The Silent Night Chapel (Stille-Nacht-Kapelle) is located in the town of Oberndorf bei Salzburg in the Austrian province of Salzburg, and is a monument to the Christmas carol Silent Night and its librettist, Joseph Mohr and its composer, Franz Xaver Gruber. It stands on the site of the former St Nicholas’s Church, where on 24 December 1818 the Christmas carol was performed for the first time.
This scene shows Mary kneeling in adoration before a newly-born Christ who is laid on her cloak. Five angels sing welcoming his birth – two of them play lutes. Beside them a donkey appears to bray, while an Ox peers down solemnly at Christ.
Several oil-on-oak-panel versions of The Massacre of the Innocents were painted by 16th-century Netherlandish painters Pieter Bruegel the Elder and his son Pieter Brueghel the Younger. The work translates the Biblical account of the Massacre of the Innocents into a winter scene in the Netherlands in the prelude to the Dutch Revolt against Spanish rule, also known as the Eighty Years’ War. Wiki
The Adoration of the Shepherds, in the Nativity of Jesus in art, is a scene in which shepherds are near witnesses to the birth of Jesus in Bethlehem, arriving soon after the actual birth. It is often combined in art with the Adoration of the Magi, in which case it is typically just referred to by the latter title.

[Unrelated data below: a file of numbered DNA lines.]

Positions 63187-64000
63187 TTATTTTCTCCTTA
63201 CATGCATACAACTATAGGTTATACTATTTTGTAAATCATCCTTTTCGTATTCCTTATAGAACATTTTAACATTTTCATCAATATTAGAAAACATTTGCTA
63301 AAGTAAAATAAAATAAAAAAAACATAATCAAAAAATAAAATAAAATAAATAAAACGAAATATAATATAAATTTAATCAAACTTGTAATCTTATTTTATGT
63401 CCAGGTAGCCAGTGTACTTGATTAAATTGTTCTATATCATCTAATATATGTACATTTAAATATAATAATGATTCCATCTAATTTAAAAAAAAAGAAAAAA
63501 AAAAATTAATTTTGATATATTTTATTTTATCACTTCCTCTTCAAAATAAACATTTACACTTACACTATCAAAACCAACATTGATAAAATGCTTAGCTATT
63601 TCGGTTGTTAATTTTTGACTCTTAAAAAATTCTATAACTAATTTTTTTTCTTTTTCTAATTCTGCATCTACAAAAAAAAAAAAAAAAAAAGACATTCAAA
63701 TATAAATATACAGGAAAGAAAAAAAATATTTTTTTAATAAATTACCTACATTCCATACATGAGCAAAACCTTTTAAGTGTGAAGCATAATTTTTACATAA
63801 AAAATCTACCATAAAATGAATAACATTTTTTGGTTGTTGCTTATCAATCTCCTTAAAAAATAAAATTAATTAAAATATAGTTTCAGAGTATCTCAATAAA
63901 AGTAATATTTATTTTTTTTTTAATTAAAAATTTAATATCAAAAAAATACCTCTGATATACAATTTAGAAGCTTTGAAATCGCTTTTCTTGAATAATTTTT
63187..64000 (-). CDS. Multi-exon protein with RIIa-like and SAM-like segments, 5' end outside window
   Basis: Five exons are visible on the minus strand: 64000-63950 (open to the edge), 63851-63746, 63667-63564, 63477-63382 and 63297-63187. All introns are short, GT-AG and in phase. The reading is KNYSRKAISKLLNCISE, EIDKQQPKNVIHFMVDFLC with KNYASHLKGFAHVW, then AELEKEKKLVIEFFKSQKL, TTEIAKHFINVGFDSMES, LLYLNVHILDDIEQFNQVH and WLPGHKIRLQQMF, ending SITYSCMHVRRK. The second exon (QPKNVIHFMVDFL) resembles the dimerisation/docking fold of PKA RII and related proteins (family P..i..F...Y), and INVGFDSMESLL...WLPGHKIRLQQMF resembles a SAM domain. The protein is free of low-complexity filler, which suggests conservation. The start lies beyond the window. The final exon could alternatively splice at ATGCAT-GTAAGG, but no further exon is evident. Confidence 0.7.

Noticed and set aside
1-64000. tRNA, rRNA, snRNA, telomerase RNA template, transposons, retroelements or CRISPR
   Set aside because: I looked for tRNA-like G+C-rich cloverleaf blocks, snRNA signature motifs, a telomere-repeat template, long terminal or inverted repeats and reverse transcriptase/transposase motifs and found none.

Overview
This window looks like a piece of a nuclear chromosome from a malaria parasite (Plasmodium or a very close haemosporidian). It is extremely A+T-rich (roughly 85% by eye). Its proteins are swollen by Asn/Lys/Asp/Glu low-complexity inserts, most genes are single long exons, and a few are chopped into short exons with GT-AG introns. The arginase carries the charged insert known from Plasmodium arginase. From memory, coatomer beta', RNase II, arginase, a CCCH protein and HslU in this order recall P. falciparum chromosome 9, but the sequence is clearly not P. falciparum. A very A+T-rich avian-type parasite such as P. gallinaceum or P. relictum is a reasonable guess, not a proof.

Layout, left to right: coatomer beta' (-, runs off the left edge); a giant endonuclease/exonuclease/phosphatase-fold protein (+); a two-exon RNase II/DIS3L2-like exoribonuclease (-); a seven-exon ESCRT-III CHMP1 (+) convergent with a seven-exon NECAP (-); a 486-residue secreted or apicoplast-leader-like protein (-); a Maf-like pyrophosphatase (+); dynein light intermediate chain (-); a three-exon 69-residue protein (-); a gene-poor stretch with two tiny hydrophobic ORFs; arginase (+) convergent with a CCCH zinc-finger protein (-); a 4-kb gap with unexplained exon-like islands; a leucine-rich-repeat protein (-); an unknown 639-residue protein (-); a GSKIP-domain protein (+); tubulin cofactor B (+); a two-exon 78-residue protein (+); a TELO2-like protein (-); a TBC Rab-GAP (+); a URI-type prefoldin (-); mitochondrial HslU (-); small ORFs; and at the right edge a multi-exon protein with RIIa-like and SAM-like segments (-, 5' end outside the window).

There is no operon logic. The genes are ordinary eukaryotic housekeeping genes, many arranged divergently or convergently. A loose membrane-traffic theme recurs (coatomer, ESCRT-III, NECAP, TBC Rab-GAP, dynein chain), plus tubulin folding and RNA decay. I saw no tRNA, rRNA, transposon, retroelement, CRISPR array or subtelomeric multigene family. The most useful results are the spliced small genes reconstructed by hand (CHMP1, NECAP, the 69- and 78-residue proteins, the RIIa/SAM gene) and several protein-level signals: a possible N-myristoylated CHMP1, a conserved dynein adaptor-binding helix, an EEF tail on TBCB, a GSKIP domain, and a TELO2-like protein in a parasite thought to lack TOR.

Most of a working career in the drinks industry has helped me learn a little about good wines, beer and spirits, largely because of the endless patience of others who really know about these things, and because I have been singly blessed with opportunities to see things and taste drinks that only a tiny few do. I’m unusual because my career had encompassed brewing, spirits, cider and wine in high quality companies, whereas the vast majority of people within these sectors rarely see more than a couple.
So, I was asked to write an article about what I would recommend drinking over Christmas. A dangerous request because I am unrepentantly biased, and seldom drink products from outside the circles in which I have worked. I also have access to drinks that few will ever be fortunate to see, let alone taste, albeit there are some still inaccessible to me. This isn’t a boast, it’s just the way things are, particularly at the very top of the wine industry with some wines being made in the terms of a few cases per year.
But, anyway, I have chosen twelve drinks (oops- a few more, let’s say a brewer’s dozen). An entirely subjective choice, things encompassing all budgets and being fairly accessible, some more so than others. No snobbery or exclusiveness is involved. Most can be sourced from a brewery close to my heart, but not all. Neither have I recommended minority taste drinks nor things I do not drink, such as whisky, about which I claim no knowledge. I defer to more learned councils on here about such things. But all I will be drinking over the festive period, and as we all do, will be ensuring that I open the wallet just a little more than for other occasions in the year.